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Penicillin

Penicillin is a -lactam antibiotic used in the treatment of bacterial infections caused by susceptible, usually Gram-positive, organisms. The name "penicillin" can either refer to several variants of penicillin available, or to the group of antibiotics derived from the penicillins.

Penicillin nucleus
Penicillin nucleus

Penicillin has a molecular formula R-C9H11N2O4S, where R is a variable side chain.

Contents

History

Penicillin was originally isolated from the Penicillium chrysogenum (formerly Penicillium notatum) mould. The antibiotic effect was originally discovered by a young French medical student Ernest Duchesne studying Penicillium glaucum in 1896 but his work was forgotten.

It was later rediscovered in 1928 by Alexander Fleming who noticed that a halo of inhibition of bacterial growth in a culture of Staphylococcus around a contaminant blue-green mould. From the culture plate, Fleming concluded that the mould was releasing a substance that was inhibiting bacterial growth. He grew a pure culture and discovered that the fungus was Penicillium notatum - he later named the bacterial inhibiting substance penicillin after the Penicillum notatum that released it. Unfortunately, Fleming was convinced after conducting some more experiments that penicillin could not last long enough in the human body to kill pathogenic bacteria and stopped studying penicillin after 1931. It would prove to be the discovery that changed modern medicine.

Its chemical structure was determined by Dorothy Crowfoot Hodgkin, enabling synthetic production. A team of Oxford research scientists led by Australian Howard Walter Florey and including Ernst Boris Chain and Norman Heatley discovered a method of mass producing the drug. Florey and Chain shared the 1945 Nobel prize in medicine with Fleming for this work. Penicillin has since become the most widely used antibiotic to date and is still used for many Gram-positive bacterial infections.

Mode of action

Main article: beta-lactam antibiotic

Penicillin and other -lactam antibiotics work by inhibiting the formation of peptidoglycan cross links in the bacterial cell wall. The beta-lactam moiety of penicillin binds to the enzyme that links the peptidoglycan molecules in bacteria and prevents the bacteria from multiplying (or rather causing cell lysis or death when the bacteria tries to divide.

Variants

Benzathine penicillin

Benzathine penicillin is slowly absorbed into the circulation, after intramuscular injection, and hydrolysed to benzylpenicillin in vivo. It is the drug-of-choice when prolonged low concentrations of benzylpenicillin are required and appropriate, allowing prolonged antibiotic action over 2-4 weeks after a single IM dose. It is marketed by Wyeth under the trade name Bicillin®.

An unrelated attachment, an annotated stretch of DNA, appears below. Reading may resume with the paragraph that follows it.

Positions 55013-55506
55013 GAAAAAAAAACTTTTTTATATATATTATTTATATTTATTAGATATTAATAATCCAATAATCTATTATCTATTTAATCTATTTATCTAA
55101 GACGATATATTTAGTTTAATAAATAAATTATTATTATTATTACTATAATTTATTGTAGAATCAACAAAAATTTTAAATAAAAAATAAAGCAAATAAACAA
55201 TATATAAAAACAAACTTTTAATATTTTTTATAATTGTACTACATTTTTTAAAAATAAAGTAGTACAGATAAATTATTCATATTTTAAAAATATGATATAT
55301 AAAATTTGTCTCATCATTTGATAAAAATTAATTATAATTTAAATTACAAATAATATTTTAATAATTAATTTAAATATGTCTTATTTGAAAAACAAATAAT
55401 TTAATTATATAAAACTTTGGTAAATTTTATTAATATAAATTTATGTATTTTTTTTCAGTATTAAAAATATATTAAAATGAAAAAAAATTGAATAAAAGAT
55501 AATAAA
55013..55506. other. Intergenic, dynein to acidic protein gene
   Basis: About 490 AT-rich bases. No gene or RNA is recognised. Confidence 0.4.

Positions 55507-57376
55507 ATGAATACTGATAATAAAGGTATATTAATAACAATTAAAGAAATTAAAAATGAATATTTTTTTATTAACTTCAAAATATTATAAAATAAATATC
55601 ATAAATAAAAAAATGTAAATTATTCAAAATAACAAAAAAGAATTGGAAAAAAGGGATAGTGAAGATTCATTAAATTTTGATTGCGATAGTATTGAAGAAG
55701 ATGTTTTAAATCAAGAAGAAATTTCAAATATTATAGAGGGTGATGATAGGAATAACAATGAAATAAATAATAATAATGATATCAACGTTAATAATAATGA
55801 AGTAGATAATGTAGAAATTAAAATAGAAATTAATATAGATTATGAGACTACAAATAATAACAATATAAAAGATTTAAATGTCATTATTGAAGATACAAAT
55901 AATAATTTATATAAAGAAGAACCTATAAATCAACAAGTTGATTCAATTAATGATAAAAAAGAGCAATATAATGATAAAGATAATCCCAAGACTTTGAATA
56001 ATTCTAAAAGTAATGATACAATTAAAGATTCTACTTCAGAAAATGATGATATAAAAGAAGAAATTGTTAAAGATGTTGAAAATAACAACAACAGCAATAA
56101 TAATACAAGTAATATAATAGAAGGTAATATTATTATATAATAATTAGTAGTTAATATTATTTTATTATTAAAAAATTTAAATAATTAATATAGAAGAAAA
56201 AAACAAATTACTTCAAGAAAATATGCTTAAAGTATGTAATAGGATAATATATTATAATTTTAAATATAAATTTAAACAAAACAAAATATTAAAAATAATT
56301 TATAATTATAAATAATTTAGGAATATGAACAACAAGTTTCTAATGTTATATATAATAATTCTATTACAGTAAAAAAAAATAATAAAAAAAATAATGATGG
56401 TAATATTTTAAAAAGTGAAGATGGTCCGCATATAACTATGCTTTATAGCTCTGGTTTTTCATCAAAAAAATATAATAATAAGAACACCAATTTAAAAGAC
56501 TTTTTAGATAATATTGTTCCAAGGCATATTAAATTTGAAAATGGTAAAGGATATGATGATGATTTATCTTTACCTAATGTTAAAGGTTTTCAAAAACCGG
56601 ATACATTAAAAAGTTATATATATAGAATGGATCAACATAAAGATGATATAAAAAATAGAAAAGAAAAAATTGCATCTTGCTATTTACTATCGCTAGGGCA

Specific indications for benzathine pencillin include: (AMH, 2004)

Benzylpenicillin (penicillin G)

Benzylpenicillin, commonly known as penicillin G, is the gold-standard penicillin - higher tissue concentration of can be achieved than is possible with phenoxymethylpenicillin. These higher concentrations translate to increased antibacterial activity.

Specific indications for benzylpenicillin include: (AMH, 2004)

Phenoxymethylpenicillin (penicillin V)

Phenoxymethylpenicillin, commonly known as penicillin V, is the orally-active form of penicillin. It is less active than benzylpenicillin, however, and is only appropriate in conditions where high tissue concentrations are not required.

Specific indications for phenoxymethylpenicillin include: (AMH, 2004)

Procaine penicillin

Procaine penicillin is a combination of benzylpenicillin with the local anaesthetic agent procaine. This combination is aimed at reducing the pain and discomfort associated with a large intramuscular injection of penicillin.

Specific indications for procaine penicillin include: (AMH, 2004)

Resistance

Antibiotic resistance to penicillin is now common amongst many hospital acquired bacteria. The resistance to penicillin has been partly (maybe mostly) due to the rise of beta-lactamase producing bacteria which secrete an enzyme that breaks down the beta-lactam ring of penicillin, rendering it harmless to the bacteria.

Developments from penicillin

The narrow spectrum of activity of the penicillins, along with the poor activity of the orally-active phenoxymethylpenicillin, led to the search for derivatives of penicillin which could treat a wider range of infections.

The first real step forward was in the form of ampicillin. Ampicillin offered a broader spectrum of activity than either of the original penicillins and allowed doctors to treat a broader range of both Gram-positive and Gram-negative infections. Further developments led to amoxicillin, with improved duration-of-action.

Further development gave us flucloxacillin , important even now for its resistance to beta-lactamases produced by bacteria such as Staphylococcus species. It is still no match for MRSA (Methicillin Resistant Staphylococcus aureus).

The last in the line of true penicillins were the antipseudomonal penicillins, such as ticarcillin , useful for their activity against Gram-negative bacteria. However, the usefulness of the beta-lactam ring was such that related antibiotics, including the mecillinam s, the carbapenem s and, most importantly, the cephalosporins, have it at the centre of their structures.

See also

References

  • Australian Medicines Handbook (2004). Australian Medicines Handbook 2004 (AMH). Adelaide: Australian Medicines Handbook. ISBN 0-9578521-4-2.



Last updated: 10-24-2004 05:10:45